googled06bb313055e587a.html Rock N Roll Rehab for the Control Of Rock and Roll Starring Greg Piper and The Tooners: The Sport Of Rock And Roll

The Sport Of Rock And Roll

Now that music is suppose to be free, how will that affect the quality? Perhaps the world of professional sports can give an answer to the problems of the music business.

Back in 1989 my band, Womanizer, played on a regular basis at the Troubadour, a Hollywood rock and roll landmark. One night after a show the soundman approached us and casually said, "Congratulations, you're the last band to play the Troubadour for free."

"You mean you're going to start paying the bands," I naively asked since the best the acts could get was splitting the door.

"No, from now on the bands have to pay us to play here," he answered.

"You've got to be kidding," I said. He wasn't. That was the first step in the now rampant devaluation of the currency of popular music.

Musicians these days are complaining that the financial consideration of being a musician has been lost from the equation. Anything that can be digitally recorded; music, art, movies, etc., is now considered free to the public. This digital genie cannot be returned to the bottle and some fear it will do to the music business as a whole what pay for play did to the music scene in Los Angeles.

The last substantial music scene in L.A. was the Sunset Strip Heavy Metal scene back in the Eighties. Guns and Roses emerged from that scene and were the last L.A. band to achieve any national success. That Los Angeles (Hollywood), the capital of entertainment doesn't have a vibrant national music scene is as shocking as the fact that it doesn't have a professional football team. At least sports are not threatened by the rise of digital media. Why is that?

The difference between a televised football or basketball game and a CD of music or a recorded rock concert is that the sporting event needs to be viewed in real time. It is not the athletics themselves but the outcome that is the important draw. Sports fans watch games to see how they'll end. There is only minimal interest in viewing sporting events multiple times as the ending needs to be viewed as it happens. This gives some control over the fans as it is really only the one, the first, televised viewing of a game that means anything to the fan and for that he or she has to pay. After that it can be copied and distributed on Youtube or Facebook or anywhere on the internet but the money on it has already been made.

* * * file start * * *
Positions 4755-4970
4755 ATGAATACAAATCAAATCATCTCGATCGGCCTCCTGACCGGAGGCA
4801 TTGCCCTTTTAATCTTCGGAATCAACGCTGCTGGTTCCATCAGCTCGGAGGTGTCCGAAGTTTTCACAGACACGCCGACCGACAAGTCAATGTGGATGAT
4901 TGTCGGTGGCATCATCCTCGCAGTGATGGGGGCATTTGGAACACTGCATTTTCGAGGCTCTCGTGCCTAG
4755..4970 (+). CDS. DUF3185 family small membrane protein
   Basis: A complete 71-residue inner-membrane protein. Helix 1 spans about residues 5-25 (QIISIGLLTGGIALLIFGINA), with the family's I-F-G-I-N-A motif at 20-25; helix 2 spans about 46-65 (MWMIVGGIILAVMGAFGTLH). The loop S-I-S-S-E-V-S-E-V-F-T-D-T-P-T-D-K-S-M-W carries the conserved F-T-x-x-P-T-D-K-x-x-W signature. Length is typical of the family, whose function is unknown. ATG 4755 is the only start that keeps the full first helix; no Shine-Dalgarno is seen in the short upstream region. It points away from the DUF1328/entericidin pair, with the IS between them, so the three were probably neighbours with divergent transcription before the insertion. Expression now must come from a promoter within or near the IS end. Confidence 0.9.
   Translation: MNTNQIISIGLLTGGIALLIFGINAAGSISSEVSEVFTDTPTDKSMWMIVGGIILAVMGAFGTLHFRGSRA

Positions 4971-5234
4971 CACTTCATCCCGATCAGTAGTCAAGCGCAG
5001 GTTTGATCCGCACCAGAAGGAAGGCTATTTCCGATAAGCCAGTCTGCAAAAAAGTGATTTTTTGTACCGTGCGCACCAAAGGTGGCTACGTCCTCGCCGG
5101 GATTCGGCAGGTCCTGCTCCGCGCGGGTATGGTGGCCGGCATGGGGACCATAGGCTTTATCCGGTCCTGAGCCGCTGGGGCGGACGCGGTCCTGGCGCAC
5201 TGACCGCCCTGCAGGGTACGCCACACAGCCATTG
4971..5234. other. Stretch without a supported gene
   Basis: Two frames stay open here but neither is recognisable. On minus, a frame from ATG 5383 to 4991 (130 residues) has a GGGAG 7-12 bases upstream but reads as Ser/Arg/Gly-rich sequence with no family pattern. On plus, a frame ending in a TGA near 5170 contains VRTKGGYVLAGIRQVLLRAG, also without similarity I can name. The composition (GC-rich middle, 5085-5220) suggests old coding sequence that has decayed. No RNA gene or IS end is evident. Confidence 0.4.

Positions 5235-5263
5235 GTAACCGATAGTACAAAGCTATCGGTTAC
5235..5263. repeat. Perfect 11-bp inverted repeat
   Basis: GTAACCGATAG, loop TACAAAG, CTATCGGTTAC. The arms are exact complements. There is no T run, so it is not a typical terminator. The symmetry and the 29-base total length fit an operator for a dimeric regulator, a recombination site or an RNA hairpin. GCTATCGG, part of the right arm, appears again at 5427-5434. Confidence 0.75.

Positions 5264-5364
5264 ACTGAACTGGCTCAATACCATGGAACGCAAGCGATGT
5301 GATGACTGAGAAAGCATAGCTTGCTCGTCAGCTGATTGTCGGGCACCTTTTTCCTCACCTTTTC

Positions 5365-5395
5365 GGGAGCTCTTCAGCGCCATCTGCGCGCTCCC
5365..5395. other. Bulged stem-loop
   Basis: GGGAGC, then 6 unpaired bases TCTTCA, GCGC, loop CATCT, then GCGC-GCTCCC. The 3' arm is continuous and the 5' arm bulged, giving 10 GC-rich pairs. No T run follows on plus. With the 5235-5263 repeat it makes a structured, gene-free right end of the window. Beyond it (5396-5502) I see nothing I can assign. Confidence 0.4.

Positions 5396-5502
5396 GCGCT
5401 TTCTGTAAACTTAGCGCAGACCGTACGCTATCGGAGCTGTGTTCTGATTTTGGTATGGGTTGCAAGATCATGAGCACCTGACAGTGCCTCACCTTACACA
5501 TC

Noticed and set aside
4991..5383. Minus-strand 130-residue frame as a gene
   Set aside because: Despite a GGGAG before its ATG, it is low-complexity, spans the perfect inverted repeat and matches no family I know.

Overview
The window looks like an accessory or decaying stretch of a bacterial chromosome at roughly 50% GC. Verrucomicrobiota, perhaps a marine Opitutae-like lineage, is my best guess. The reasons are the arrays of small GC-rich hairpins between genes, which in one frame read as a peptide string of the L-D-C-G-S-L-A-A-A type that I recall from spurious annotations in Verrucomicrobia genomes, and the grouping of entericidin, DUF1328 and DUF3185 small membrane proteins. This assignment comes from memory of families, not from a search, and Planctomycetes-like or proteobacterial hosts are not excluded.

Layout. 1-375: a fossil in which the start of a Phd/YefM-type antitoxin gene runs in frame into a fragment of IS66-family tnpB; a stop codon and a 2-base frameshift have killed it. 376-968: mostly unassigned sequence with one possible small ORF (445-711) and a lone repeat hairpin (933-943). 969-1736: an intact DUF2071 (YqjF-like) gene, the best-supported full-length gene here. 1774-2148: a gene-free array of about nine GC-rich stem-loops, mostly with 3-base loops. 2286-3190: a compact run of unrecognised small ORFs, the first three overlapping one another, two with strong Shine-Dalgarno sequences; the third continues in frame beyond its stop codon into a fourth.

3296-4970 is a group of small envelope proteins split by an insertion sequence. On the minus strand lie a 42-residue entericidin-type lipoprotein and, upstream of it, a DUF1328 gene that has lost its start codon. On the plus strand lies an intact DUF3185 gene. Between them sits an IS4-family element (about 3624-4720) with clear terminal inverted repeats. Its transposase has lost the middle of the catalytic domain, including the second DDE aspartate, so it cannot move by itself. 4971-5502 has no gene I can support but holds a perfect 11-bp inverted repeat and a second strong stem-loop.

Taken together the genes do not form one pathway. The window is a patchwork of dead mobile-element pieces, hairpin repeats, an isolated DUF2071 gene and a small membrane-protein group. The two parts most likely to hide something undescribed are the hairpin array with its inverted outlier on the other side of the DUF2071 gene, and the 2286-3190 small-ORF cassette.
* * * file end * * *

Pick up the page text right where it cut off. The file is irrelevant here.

Perhaps this helps to explain the most successful music event of the digital age; the American Idol television series and its various clones. It is the competition factor of the show, not necessarily the music, that gets viewers addicted. This would also explain the dismal showing of the show's winners in the world of music beyond the program. For the amount of talent and the sometimes painful and laborious judging process, not to mention the massive amount of exposure and popularity the competing contestants receive, the show has produced a shockingly low percentage of American Idol professional entertainers.

Once a winner of a season of American Idol has been announced the interest in that winner is automatically shifted to the next season's competition, not the new winner's career. Perhaps this example can offer us a remedy to the problems of the music business as a whole. Maybe musicians need to introduce a competition element to their careers. An example might be to release compilation CDs together with the fans who purchased the CD being able to vote for their favorite track or act. Or start a Las Vegas style music book on a particular CD release where fans can bet on such things as; how many tracks on the CD, how many ballads as opposed to rockers, which song will most fans choose as the best or the single or the CD's release date.

If music is now suppose to be free then making the purchase of a CD or a digital music download could simply be the ticket to another addictive vice. Let the games begin.

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